Healthcare is a Blackbox

Every country’s healthcare system needs significant overhaul. More so for large countries, and even more so for large, developing countries like India.

While many fundamental, structural changes might be needed to bring about this overhaul, I can, with my experience with amma, only talk about one aspect in which an overhaul is definitely needed – patient education.

If my experience in the last ten years – ten hospitalizations, and visits and consultations with over 25 different doctors at 15 different hospitals and clinics, mostly in and around Chennai – is anything to go by, doctors need to provide far superior education and awareness support to their patients or caretakers, especially those with complex and life-threatening ailments like amma.

The cardiac specialty hospital in which amma had her first aortic surgery and many further hospitalizations certainly had saved amma’s life more than once. I consider myself and amma fortunate to have chosen this hospital. But even here, the quality of doctor-patient communication was quite average – in most cases, they just wanted us to follow their recommendations.

I have rarely met a doctor in this or any other hospital who, after seeing amma, spent even five minutes, either himself or through his assistant, to explain in detail each and every drug on the prescription clearly, along with its benefits and side effects. Some doctors surely have been patient, but that is not the same as being useful.

Doctors may have genuine reasons for their reticence. In some cases, patients with little education or those who are too old to comprehend may not be able to fully understand details of the medications. For these cases, blindly following doctor instructions with periodic visits to the doctor might be the best approach.

But where the patient herself or her caretaker is well educated, doctors have no excuse at all not to have detailed education and awareness sessions on drugs and treatments prescribed. Especially for complicated and risky conditions like amma’s.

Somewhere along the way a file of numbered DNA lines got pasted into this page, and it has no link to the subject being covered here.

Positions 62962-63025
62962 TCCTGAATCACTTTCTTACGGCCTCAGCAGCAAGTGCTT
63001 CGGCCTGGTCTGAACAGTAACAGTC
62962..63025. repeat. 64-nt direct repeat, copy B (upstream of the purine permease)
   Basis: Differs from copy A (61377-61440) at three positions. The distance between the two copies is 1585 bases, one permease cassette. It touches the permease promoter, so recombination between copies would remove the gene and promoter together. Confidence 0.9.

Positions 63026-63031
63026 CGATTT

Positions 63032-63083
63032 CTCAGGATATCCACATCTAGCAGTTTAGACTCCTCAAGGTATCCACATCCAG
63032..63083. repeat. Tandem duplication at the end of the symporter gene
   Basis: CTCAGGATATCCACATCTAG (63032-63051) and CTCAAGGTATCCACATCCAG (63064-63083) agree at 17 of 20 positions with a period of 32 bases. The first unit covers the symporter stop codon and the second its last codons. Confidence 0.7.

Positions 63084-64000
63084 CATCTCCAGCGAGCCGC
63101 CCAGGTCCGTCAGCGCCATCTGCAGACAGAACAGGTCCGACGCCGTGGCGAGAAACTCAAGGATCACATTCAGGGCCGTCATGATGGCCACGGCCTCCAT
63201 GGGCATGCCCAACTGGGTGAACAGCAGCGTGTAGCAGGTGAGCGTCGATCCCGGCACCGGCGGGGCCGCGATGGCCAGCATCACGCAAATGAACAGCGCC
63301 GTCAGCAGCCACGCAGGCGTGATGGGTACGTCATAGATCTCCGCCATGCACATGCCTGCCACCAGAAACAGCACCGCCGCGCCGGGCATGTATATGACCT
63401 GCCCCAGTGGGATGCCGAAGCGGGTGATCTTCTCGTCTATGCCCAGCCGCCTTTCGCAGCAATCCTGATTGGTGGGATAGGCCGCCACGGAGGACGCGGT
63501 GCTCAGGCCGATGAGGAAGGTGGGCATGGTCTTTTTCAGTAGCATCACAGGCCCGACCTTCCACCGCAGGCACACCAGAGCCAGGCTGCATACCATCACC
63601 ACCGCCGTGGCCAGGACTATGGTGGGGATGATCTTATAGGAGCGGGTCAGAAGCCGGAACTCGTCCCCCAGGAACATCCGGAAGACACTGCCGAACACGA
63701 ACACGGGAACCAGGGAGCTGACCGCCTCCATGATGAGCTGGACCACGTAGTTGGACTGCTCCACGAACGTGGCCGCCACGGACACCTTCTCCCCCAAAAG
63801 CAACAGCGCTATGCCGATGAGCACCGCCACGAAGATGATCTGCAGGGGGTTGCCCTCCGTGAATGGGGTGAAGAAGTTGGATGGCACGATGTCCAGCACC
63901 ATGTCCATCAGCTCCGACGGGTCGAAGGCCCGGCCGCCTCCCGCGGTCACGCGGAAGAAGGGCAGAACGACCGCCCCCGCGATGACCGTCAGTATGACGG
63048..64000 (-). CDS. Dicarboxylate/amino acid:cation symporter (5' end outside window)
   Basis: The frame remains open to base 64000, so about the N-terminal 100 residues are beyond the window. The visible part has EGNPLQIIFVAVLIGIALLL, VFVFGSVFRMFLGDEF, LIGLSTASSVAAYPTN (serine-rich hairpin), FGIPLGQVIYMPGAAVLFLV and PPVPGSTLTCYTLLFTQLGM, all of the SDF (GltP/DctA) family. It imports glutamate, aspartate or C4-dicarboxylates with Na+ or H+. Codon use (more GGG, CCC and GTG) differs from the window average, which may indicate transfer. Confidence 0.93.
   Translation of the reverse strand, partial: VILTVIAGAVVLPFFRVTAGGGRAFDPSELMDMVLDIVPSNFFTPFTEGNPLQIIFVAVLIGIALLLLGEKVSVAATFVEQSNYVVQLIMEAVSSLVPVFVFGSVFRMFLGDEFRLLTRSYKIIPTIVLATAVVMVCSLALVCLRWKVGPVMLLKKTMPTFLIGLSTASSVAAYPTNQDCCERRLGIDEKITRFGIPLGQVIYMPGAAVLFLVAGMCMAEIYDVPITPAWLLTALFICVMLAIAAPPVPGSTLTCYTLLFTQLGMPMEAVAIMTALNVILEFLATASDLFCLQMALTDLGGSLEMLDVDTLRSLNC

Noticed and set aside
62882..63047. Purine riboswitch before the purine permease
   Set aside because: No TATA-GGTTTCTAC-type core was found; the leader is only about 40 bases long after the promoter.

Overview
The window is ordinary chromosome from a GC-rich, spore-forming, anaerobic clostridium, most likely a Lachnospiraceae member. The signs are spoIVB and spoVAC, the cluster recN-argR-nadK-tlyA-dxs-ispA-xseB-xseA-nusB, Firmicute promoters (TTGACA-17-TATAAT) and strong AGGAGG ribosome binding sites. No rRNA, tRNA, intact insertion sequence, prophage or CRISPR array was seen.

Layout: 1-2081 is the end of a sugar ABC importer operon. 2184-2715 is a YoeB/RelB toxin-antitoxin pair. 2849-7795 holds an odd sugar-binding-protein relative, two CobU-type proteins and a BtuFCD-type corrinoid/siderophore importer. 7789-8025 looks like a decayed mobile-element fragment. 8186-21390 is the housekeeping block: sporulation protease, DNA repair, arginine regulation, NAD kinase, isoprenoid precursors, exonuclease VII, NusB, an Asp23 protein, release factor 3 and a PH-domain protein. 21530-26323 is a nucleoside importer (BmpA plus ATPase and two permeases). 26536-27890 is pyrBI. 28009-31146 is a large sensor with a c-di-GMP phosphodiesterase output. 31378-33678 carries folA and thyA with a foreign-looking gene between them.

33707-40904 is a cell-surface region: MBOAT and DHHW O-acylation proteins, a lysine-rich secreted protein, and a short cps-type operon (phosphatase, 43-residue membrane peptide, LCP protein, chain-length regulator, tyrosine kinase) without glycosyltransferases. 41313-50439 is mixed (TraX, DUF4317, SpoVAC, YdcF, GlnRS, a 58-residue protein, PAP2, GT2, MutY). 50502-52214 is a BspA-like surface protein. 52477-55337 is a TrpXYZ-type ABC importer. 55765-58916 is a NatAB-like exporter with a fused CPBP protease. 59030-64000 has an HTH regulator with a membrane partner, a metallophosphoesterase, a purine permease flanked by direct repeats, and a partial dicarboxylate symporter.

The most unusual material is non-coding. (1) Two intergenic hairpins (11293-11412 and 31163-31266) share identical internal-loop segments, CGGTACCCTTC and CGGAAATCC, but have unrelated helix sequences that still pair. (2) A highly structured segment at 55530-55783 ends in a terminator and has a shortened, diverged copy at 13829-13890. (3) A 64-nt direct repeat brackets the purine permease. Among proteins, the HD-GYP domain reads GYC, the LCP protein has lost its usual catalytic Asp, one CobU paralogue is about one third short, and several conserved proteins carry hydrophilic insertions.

It is important that doctors adopt a more patient-centered communication model compared to the physician-centered approach they adopt right now, at least in India. A paternalistic,  physician-centered approach might have worked when the patients knew little and when physicians actually had enough time and bandwidth for each patient. 193

Today, patients or their caretakers across the world are more informed and educated. At the same time, doctors in large hospitals can hardly be said to have the deep, paternal care that doctors of yore had. Medicine is today far more a business than a service it was in earlier times.

Under such circumstances, if a patient can get only limited attention from a doctor and only at discrete time spans, the patient or the caretaker should be enabled such that they are able to support themselves in the best way possible while they are outside the hospital.

Medicine is a profession too. It has its own compulsions, and so do the doctors – they have the next patient waiting in line, and they also have a family who wants them home by 9 PM at least!

But we are talking about life and death here. Something has to change.

Fig 57: What should be the doctor-patient communication model? Should it be paternalistic or patient-centric? That depends on the complexity of the ailment and the education/comprehension level of the patient or the caretaker. Like most things in life, there’s no one solution that fits all.

Living to a 100 <= Healthcare is a black box => A template for doctor-patient communications



193. Arriving at an ideal template for patient and family education could be quite difficult, as this detailed 2014 study shows – . But a start has to be made which takes it from zero currently to at least 5.




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